With our stomachs full of bugs and grubs and worms and the peanuts we came upon under an empty bench, we headed back to the truck refreshed and eager to get to the theater.
I had never been inside a building so grand. My heart was beating out of my chest as we walked up the steps and into the vestibule. We took a collective breath before linking wings and pushing through the set of doors that revealed a grand illusion; an exact duplicate of the set design we see when we watch Family Feud on television.
“I don’t see him!” Sawyer stated nervously.
“See who?” I asked.
“Steve Harvey.” She replied. “I can’t wait to meet him!”
A lovely usher in a white button up shirt and black vest and pants escorted us to the waiting area off stage.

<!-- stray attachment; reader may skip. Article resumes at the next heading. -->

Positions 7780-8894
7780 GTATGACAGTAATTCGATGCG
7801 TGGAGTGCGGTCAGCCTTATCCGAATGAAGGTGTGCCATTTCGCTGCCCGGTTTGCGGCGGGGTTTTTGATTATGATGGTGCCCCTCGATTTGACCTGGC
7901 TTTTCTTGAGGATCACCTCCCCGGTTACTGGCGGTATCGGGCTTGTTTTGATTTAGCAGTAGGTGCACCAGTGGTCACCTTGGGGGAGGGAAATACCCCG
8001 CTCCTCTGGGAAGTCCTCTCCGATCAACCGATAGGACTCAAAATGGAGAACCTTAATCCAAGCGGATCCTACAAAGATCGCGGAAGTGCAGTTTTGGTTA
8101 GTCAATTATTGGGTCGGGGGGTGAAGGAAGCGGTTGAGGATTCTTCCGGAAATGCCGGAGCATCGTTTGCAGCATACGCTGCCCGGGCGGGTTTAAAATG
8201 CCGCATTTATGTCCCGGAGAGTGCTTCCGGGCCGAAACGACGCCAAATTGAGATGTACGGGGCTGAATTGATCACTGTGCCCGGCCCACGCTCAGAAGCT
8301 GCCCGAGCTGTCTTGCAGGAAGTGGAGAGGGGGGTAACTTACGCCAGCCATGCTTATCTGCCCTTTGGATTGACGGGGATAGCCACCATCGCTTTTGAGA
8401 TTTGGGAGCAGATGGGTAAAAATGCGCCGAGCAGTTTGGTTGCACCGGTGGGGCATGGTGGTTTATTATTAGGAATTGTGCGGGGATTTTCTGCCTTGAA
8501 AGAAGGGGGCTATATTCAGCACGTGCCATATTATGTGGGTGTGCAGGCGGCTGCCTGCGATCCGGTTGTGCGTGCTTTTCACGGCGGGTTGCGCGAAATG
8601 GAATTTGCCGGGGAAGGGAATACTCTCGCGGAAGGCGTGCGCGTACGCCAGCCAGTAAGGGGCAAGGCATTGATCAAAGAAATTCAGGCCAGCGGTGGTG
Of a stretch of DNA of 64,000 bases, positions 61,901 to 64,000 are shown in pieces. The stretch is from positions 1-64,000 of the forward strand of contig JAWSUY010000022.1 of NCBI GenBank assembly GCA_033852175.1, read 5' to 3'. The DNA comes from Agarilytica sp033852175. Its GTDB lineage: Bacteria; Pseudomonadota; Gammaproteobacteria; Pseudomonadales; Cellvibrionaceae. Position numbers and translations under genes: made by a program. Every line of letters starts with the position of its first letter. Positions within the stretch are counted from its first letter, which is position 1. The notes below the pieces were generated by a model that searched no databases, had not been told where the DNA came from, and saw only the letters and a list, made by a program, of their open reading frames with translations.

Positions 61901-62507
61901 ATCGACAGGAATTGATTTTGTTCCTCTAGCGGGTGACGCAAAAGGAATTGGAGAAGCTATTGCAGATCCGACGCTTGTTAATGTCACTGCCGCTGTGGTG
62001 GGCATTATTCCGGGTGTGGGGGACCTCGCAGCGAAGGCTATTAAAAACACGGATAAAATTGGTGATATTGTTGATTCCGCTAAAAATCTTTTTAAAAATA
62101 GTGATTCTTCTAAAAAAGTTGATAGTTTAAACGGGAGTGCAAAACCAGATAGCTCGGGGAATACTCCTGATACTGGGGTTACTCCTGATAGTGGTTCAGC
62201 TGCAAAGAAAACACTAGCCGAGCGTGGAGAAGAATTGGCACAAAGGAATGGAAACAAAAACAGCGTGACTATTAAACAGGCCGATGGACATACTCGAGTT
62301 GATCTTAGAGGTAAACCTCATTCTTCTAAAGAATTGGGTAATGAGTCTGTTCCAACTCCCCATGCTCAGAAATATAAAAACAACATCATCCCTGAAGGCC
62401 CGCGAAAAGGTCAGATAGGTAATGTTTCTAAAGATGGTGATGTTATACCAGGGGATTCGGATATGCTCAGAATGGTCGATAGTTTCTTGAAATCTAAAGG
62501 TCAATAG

“This is the Green Room,” he said to us. “Help yourself to any of the refreshments. We’ll call for you when we’re ready.”
“This room is anything but green,” Wilma said as she began to inspect the space.
“Get a load of these melons!” Tim crowed from the top of a long buffet table. “There’s cantaloupe, honeydew, watermelon… I’m in heaven!”
“Don’t eat too much,” I reminded him. “We may need you as our alternate!”
No truer words were ever spoken. The delightful Mr. Steve Harvey knocked on the door and popped in his head.
“Hello Cluck, Cluck, Doo! Family,” he said before it registered that we were chickens. “Oh… well, this is interesting.”
He ventured fully into the waiting area to address us personally.
“Well, I’ll be!” he said smiling and shaking his head. “Now this is a first!”
He proceeded to introduce himself to each one of us and shook our wing; such a classy guy. When he stepped in front of Sawyer, she opened her mouth to say hello and swooned, falling backwards into Mr. Harvey’s arms. Out cold.